One of the most serious results of overeating, a condition known as non-alcoholic fatty liver disease (NAFLD), is on the rise, according to gastroenterologists at Duke University Medical Center. While there is no confirmed cause of NAFLD, many experts believe that weight loss and increased physical activity are good starting points to help prevent or slow the progress of the condition. Anna Mae Diehl, chief of gastroenterology at Duke, said that NAFLD has become much more widespread as the obesity crisis has worsened.
“By studying over 12,000 people, we demonstrated that probably about 20 percent of people have an elevated liver enzyme that can’t be explained by anything other than NAFLD,” she said.
Despite the significant presence of NAFLD in the U.S. population, the condition has been relatively unknown and understudied compared to other causes of liver damage, said Diehl.
“People are very aware of chronic hepatitis C, and we have a fairly good estimate of that from testing volunteer blood donors in the United States,” she said. “The estimates are that somewhere around two percent of the adult population is infected with hepatitis C. But about 20 percent of the U.S. adult population has non-alcoholic fatty liver disease, so NAFLD would be 10 times more common than hepatitis C.”
Experts said the damage done by fat accretion in the liver is similar to that done by excessive alcohol consumption. As the level of fat increases, liver tissue shrinks. This can cause permanent damage to the organ system. A liver that is more than 10 percent fat is at increased risk for developing cirrhosis or even liver cancer.
Blood tests are commonly the first method of diagnosing NAFLD. If the tests indicate the presence of an elevated liver enzyme, ultrasound, CT (computed tomography) scan or MRI (magnetic resonance imaging) is used. After a physician has eliminated other potential causes of a liver problem, including alcohol abuse, the diagnosis must be confirmed by a liver biopsy, in which a needle is inserted into the liver to extract a tissue sample, which is then analyzed.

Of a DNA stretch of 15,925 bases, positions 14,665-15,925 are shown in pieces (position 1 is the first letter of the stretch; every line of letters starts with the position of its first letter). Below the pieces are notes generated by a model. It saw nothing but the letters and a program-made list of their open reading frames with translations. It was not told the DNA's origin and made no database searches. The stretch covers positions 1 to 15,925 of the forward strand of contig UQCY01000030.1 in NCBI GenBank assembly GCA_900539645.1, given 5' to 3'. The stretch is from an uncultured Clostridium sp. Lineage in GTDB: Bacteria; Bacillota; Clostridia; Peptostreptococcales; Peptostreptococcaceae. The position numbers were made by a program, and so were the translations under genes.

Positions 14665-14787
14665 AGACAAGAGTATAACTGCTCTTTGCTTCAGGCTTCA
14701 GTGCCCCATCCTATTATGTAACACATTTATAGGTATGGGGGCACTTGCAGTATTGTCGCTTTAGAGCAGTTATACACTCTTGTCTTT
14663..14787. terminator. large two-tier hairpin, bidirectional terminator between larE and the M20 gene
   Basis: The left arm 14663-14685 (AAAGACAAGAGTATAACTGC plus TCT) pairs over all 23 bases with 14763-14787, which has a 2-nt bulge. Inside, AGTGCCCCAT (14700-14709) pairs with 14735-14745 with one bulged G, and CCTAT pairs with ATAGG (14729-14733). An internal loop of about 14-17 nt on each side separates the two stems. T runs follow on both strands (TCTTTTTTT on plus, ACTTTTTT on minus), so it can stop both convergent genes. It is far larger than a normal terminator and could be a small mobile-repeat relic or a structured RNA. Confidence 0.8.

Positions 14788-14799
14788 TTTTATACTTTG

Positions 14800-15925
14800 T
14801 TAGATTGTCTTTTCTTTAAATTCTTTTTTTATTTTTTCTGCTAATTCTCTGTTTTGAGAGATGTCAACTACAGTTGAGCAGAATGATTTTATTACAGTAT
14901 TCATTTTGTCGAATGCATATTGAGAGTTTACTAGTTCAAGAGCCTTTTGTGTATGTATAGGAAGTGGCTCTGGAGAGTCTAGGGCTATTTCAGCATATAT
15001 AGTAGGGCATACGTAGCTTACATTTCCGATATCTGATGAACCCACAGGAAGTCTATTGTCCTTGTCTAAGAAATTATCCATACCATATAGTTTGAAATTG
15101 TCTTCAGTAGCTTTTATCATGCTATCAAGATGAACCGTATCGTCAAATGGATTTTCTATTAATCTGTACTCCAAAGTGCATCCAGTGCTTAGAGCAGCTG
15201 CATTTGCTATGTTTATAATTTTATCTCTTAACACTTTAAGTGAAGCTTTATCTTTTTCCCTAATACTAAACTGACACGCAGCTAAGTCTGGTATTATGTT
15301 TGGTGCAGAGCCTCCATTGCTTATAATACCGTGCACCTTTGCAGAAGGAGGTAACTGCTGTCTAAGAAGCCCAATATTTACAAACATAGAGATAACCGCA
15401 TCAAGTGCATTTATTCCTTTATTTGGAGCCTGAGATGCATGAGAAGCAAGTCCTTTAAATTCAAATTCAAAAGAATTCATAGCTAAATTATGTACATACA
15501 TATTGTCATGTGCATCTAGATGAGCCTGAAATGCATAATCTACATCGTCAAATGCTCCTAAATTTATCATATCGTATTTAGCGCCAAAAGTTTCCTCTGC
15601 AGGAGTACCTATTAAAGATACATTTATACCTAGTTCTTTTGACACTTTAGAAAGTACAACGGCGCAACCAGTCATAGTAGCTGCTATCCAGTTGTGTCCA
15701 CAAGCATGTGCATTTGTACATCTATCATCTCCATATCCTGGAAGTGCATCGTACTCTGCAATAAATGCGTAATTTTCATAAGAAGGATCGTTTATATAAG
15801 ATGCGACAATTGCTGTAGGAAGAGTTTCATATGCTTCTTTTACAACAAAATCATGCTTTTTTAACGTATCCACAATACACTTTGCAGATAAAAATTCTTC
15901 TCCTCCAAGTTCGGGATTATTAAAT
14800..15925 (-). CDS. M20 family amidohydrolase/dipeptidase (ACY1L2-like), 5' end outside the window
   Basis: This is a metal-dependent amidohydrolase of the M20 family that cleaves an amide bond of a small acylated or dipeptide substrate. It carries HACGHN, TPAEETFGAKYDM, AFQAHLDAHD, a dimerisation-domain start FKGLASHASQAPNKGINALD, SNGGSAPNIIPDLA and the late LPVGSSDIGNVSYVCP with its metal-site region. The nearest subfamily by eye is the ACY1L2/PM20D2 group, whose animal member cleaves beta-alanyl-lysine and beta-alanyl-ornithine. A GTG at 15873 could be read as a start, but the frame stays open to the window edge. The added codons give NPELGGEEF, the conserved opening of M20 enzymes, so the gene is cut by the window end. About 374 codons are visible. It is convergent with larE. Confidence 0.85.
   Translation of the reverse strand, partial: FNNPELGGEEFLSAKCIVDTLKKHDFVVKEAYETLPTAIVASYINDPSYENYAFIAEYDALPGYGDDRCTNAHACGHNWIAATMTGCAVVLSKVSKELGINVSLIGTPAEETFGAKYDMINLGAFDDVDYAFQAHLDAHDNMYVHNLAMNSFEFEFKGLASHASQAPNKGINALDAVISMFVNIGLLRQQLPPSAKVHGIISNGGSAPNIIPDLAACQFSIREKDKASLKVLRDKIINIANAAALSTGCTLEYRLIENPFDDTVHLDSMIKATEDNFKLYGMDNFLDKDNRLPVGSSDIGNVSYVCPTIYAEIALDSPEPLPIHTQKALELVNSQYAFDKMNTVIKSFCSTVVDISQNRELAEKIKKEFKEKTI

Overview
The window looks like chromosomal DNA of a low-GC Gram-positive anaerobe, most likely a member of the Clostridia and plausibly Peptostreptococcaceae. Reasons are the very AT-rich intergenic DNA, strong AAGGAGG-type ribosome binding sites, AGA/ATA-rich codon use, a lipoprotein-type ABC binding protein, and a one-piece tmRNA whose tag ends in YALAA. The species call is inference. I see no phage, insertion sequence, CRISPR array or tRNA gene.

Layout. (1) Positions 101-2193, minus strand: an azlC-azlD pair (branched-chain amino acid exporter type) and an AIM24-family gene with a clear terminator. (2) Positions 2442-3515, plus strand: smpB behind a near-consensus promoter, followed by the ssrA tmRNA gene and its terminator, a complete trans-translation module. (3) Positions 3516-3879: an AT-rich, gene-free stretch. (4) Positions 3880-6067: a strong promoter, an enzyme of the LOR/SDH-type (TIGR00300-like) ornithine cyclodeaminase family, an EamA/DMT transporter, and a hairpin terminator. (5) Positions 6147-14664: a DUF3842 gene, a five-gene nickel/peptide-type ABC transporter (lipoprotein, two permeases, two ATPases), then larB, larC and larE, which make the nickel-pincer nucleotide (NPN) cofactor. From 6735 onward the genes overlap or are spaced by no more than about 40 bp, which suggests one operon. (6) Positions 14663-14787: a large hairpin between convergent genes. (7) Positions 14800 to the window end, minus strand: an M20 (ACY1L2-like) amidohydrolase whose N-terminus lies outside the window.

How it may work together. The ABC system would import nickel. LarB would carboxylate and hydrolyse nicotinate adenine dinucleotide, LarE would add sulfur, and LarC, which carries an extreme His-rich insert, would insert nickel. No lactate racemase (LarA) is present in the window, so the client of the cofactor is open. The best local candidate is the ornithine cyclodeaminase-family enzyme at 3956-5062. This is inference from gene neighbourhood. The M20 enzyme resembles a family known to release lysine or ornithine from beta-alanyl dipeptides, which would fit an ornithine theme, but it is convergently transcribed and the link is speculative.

As for risk factors, Diehl said one of the most common is obesity.
“In people who are not particularly overweight, the risk of having NAFLD if you have an incidentally detected abnormal blood test might only be about 40 to 50 percent. However, if you’re overweight or obese, that risk can be as high as 90 percent. Certainly being overweight increases the likelihood that you’ll have this particular kind of liver disease.
“Many people who are overweight don’t have NAFLD,” Diehl continued. “We’re trying to figure out why that is the case. It appears that there may be some difference in where you carry your fat. People who are ‘apples’ – who have a higher waist-to-hip ratio and carry most of their weight around their middle – have what we call visceral adiposity. That seems to be the bad kind of fat, the kind that’s associated with other complications of obesity such as having high blood pressure or type 2 diabetes or problems with cholesterol. That’s the same kind of fat that’s associated with NAFLD.”
As yet there is no approved medication to treat or cure non-alcoholic fatty liver disease. Diehl said, however, that many individuals can reduce their risk of NAFLD by making some basic lifestyle changes.
“I think we were all praying that there would be a pill, but the unfortunate truth is that it’s probably diet and exercise, at least as a good starting point. You may be genetically challenged, in that you have a certain repertoire of genes that makes you more vulnerable to develop these complications of being overweight. If that is in fact the case, then prudence is probably the better part of valor.”